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2 Corinthians 12: 1-10

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This paper investigates the author’s intended meaning for 2 Corinthians 12:1-10 and examines the application of this passage of Scripture for today’s reader. A brief introduction to the author, the setting, and the historical, literary, and social context is provided. The paper then focuses on the message Paul, the author, is trying to convey to the Corinthians. The passage is investigated by looking at the reference to a revelation, the use of the word “boast”, the example of a hardship, and the claim that weakness is an asset. It is concluded that Paul is using very different criteria than the Corinthians to support the findings of a true apostle.
Keywords: Corinthians, Paul, boast, weakness
Corinthian or Christ-Centered Criteria?
In 2 Corinthians 12:1 – 10, the Apostle Paul is writing to the Corinthians to make a spirited defense against
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The people were known to be immoral, drunkards and adulterous. It was the 4th largest Roman city. They were prosperous. A trading post, controlling the main intersection between Europe and Asia. Corinth was one of the most immoral cities, full of prostitutes and pagan temples and known for its luxury and extravagance. They valued external things like show, eloquence, persuasiveness, physical appearance and a life that was all together. Paul was not impressive, though likely strong, but not trained in speech, nor eloquent.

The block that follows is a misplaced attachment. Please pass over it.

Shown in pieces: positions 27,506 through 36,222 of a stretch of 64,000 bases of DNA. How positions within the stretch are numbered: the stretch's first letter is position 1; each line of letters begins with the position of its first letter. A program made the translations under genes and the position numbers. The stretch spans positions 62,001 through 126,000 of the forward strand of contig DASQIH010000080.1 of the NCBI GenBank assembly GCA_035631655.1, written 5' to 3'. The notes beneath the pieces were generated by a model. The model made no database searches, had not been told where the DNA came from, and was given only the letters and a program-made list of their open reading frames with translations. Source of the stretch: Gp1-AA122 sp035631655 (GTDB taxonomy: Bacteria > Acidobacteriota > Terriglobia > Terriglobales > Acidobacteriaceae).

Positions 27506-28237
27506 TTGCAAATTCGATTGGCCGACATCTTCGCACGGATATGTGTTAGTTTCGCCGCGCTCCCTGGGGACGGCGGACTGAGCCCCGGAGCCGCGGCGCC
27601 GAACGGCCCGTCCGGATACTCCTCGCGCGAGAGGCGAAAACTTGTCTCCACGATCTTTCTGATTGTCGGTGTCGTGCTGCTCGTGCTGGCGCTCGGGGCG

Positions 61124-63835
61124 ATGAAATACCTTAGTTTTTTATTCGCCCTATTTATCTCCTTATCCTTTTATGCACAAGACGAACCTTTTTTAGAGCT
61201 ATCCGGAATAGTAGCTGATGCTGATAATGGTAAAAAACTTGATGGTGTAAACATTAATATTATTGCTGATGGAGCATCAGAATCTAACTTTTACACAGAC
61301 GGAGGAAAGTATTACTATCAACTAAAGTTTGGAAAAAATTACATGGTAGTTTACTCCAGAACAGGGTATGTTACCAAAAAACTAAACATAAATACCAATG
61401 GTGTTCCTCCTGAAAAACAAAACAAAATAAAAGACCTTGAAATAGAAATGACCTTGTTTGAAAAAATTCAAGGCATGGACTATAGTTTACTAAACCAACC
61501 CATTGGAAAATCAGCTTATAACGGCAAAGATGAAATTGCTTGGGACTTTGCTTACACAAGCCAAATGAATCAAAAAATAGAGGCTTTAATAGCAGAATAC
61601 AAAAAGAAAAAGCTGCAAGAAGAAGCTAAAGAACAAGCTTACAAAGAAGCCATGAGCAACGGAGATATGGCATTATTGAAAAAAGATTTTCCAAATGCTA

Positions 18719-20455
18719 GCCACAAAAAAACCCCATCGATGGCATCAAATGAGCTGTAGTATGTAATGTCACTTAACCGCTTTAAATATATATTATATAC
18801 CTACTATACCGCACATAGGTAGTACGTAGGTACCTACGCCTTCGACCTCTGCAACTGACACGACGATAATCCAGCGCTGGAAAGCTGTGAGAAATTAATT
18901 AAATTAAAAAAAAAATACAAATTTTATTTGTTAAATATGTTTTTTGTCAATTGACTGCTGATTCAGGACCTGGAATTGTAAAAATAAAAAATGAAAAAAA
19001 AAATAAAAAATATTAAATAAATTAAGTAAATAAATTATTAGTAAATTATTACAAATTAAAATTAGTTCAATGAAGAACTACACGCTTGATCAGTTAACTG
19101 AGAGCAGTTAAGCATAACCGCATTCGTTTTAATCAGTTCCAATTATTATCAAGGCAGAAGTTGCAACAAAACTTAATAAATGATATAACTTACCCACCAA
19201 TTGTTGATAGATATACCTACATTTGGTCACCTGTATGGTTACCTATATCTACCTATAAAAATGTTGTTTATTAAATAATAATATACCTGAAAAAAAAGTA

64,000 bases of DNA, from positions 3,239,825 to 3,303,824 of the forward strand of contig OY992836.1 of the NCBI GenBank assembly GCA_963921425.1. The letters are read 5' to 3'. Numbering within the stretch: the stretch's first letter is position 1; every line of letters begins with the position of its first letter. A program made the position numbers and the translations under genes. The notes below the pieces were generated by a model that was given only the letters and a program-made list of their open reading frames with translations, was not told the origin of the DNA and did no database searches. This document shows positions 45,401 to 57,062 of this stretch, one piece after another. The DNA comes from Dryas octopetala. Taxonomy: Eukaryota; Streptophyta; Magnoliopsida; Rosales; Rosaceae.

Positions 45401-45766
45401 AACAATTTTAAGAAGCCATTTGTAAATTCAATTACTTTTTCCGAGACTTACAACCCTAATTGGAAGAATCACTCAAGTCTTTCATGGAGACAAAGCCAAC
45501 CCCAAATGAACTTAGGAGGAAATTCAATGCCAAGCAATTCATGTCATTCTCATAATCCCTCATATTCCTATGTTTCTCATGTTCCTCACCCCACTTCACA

In second Corinthians, Paul is not pleased with their condition of the congregation in Corinth. They had financial abundance, yet resisted sharing. They wanted Paul to raise his own funding and Paul took nothing from them and drew his support from the Macedonian churches. This angered them. They were consumed with the virtues of their culture. There is a problem when you are consumed by these things but Paul is your messenger. The Corinthians were attracted by the externals of the Super Apostles without critical evaluation of their
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